31. Murder 101 by Maggie Barbieri
Publication: Minotaur Books; 1st edition (November 27, 2007), Paperback, 320pp / ISBN 0312947623
Read: February 18, 2010
Summary from Amazon:
Safely outside the New York City limits, St. Thomas College was supposed to promise peace and quiet. Unfortunately, English professor Alison Bergeron has found it to be anything but. She recently divorced a fellow faculty member and, more recently, her car was stolen. Then one evening, she gets a visit from two homicide detectives from the NYPD. The good news is that they found Alison’s beat-up Volvo; the bad news is that the body of one of the students in her Shakespeare seminar was in the trunk.
Now, not only must Alison continue to hoof it to campus (a fate almost worse than death), she’s become a prime suspect for a murder she did not commit—and her efforts to clear her name have landed her in hot water with an even hotter Detective Bobby Crawford, who happens to be a former altar boy, and the sinfully suspicious nuns of St. Thomas. All hell’s about to break loose if Alison can’t find the real killer…before it’s too late.
I talked a little bit about this book last Thursday, where I mentioned that Alison, the heroine detective, doesn’t really fit into any of the cozy mystery cliches. She’s not plucky. She cries a lot, and tends to throw up when she’s nervous. She’s also not really nosy or prone to solving anything, and that’s where my disappointment lay with Murder 101.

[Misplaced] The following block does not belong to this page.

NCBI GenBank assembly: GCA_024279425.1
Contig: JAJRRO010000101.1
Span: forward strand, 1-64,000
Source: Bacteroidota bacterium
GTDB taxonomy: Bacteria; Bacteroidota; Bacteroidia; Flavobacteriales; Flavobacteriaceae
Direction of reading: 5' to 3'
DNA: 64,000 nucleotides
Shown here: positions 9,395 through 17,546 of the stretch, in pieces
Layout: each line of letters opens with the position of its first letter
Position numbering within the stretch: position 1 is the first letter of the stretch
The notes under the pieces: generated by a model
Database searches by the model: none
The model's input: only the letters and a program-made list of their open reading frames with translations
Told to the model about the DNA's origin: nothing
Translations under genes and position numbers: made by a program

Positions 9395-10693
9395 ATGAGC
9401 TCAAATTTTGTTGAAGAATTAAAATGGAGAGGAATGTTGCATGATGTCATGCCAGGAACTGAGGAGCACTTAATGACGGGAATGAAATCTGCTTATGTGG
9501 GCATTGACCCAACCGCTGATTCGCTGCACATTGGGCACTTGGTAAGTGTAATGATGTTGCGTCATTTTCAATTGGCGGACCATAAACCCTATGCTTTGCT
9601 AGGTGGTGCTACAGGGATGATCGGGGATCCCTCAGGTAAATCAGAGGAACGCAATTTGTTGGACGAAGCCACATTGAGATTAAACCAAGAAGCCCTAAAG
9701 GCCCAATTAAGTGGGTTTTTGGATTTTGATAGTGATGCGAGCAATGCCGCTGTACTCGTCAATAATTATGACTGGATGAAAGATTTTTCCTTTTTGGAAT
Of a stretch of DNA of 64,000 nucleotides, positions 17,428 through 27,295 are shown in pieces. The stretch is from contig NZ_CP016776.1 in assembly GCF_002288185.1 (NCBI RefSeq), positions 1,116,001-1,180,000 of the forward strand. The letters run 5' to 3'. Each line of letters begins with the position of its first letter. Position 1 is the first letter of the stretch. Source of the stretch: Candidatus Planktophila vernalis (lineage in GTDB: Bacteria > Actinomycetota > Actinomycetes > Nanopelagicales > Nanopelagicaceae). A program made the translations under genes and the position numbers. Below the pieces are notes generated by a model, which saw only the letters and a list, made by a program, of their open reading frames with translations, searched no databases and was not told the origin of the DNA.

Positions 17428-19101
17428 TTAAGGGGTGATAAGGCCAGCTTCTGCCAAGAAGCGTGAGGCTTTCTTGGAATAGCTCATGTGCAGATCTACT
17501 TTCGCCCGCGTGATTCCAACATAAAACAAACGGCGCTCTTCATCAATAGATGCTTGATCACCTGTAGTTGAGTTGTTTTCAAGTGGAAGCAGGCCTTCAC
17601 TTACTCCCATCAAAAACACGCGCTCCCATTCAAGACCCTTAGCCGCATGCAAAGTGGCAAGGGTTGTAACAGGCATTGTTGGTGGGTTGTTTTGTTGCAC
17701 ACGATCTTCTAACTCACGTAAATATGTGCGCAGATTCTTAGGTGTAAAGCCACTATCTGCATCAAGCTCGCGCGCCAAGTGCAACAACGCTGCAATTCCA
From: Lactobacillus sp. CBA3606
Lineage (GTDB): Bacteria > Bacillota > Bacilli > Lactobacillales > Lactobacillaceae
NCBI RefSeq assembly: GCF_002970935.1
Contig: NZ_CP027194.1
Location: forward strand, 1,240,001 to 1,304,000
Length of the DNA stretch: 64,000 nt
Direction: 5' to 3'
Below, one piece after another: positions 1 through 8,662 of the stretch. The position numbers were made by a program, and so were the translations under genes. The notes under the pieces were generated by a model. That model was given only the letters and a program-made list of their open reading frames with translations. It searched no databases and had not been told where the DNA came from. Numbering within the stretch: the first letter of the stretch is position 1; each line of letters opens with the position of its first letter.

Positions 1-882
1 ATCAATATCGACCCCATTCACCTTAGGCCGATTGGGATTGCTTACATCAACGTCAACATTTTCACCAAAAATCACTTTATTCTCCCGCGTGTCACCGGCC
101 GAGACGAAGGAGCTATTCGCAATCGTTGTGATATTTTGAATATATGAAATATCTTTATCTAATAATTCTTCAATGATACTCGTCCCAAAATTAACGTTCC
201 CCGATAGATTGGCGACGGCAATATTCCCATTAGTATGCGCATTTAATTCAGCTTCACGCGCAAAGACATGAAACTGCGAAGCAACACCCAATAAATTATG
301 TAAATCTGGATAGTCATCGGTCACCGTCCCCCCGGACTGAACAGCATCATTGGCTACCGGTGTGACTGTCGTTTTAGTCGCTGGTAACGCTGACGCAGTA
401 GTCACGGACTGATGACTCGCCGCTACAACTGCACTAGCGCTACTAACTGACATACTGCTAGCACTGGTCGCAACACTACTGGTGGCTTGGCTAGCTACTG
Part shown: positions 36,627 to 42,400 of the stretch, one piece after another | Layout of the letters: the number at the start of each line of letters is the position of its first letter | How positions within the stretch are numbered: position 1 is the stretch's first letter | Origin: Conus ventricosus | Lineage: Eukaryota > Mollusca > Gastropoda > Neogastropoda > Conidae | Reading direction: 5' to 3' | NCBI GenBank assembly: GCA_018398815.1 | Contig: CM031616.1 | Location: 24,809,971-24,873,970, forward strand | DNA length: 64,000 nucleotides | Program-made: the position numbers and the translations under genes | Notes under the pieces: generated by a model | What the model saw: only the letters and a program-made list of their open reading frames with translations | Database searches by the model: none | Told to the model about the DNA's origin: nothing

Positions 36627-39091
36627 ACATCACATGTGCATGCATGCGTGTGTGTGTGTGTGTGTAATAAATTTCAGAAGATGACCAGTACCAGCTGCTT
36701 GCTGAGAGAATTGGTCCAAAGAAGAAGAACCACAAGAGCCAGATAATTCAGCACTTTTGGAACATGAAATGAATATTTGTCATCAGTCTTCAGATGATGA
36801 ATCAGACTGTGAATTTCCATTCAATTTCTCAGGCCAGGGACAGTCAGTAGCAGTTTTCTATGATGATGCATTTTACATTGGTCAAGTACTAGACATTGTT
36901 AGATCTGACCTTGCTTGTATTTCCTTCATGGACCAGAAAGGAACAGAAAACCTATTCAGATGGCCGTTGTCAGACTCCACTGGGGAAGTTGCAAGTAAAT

See, I appreciated Alison as a character because she wasn’t cliched– but I’m disappointed because neither dos she have any interest in solving the mystery until maybe two chapters from the end! Murder 101 is less “amateur detective solves mystery” and more “amateur detective has inappropriate relationship with police officer while HE solves the mystery.” Seriously, the whole book was basically Alison flirting and making out with a police officer who’s technically supposed to be surveillance-ing her because she’s a suspect. HELLO. She’s a murder suspect, stop trying to get in her pants!
That whole thing made me really uncomfortable, because how good a police officer is this guy if he can’t maintain a professional relationship with the suspects he’s investigating? And then Alison doesn’t bother trying to figure anything out until after she’s been kidnapped twice and hit over the head a few times. Bah.
I think maybe this book was more Alison growing a spine than learning how to be a detective, and that maybe the next book will have her being more pro-active in whatever mystery she’s entangled herself. So even though I liked the humor, and the mystery was intriguing, and Alison was weird enough for me to like her, I was still disappointed. The good stuff made up (mostly) for the stuff I didn’t like, and it’s not a bad book, but it might be a while before I read the sequel.
Oh! And that summary? Yeah, there’s no suspicious nuns. Only one nun shows up, and she’s more grumpy than anything else. Stupid lying back-cover summaries.